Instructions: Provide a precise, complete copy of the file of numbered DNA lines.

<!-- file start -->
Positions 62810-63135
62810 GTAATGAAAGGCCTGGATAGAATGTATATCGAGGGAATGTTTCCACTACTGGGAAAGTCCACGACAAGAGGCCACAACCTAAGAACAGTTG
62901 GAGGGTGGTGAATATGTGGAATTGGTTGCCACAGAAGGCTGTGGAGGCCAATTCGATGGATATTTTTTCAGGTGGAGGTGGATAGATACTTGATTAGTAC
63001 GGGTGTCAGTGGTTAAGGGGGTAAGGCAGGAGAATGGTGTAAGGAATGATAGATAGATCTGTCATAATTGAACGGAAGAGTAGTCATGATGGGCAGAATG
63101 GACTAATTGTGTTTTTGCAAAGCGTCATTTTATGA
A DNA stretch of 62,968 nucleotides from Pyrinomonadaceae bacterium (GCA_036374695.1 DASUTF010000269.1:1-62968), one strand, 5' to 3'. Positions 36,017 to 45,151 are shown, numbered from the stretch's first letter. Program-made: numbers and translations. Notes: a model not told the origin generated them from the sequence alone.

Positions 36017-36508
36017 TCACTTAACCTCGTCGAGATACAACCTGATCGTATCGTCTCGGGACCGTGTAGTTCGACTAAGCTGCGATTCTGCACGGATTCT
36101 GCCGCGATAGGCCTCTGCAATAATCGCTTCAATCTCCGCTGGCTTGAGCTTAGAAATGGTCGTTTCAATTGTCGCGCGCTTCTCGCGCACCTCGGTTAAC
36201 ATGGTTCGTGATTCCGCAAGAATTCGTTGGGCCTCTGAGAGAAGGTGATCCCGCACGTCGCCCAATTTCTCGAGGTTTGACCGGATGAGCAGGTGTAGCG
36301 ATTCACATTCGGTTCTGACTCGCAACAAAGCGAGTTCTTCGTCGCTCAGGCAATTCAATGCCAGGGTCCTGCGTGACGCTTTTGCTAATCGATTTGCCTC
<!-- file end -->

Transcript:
Positions 62810-63135
62810 GTAATGAAAGGCCTGGATAGAATGTATATCGAGGGAATGTTTCCACTACTGGGAAAGTCCACGACAAGAGGCCACAACCTAAGAACAGTTG
62901 GAGGGTGGTGAATATGTGGAATTGGTTGCCACAGAAGGCTGTGGAGGCCAATTCGATGGATATTTTTTCAGGTGGAGGTGGATAGATACTTGATTAGTAC
63001 GGGTGTCAGTGGTTAAGGGGGTAAGGCAGGAGAATGGTGTAAGGAATGATAGATAGATCTGTCATAATTGAACGGAAGAGTAGTCATGATGGGCAGAATG
63101 GACTAATTGTGTTTTTGCAAAGCGTCATTTTATGA
A DNA stretch of 62,968 nucleotides from Pyrinomonadaceae bacterium (GCA_036374695.1 DASUTF010000269.1:1-62968), one strand, 5' to 3'. Positions 36,017 to 45,151 are shown, numbered from the stretch's first letter. Program-made: numbers and translations. Notes: a model not told the origin generated them from the sequence alone.

Positions 36017-36508
36017 TCACTTAACCTCGTCGAGATACAACCTGATCGTATCGTCTCGGGACCGTGTAGTTCGACTAAGCTGCGATTCTGCACGGATTCT
36101 GCCGCGATAGGCCTCTGCAATAATCGCTTCAATCTCCGCTGGCTTGAGCTTAGAAATGGTCGTTTCAATTGTCGCGCGCTTCTCGCGCACCTCGGTTAAC
36201 ATGGTTCGTGATTCCGCAAGAATTCGTTGGGCCTCTGAGAGAAGGTGATCCCGCACGTCGCCCAATTTCTCGAGGTTTGACCGGATGAGCAGGTGTAGCG
36301 ATTCACATTCGGTTCTGACTCGCAACAAAGCGAGTTCTTCGTCGCTCAGGCAATTCAATGCCAGGGTCCTGCGTGACGCTTTTGCTAATCGATTTGCCTC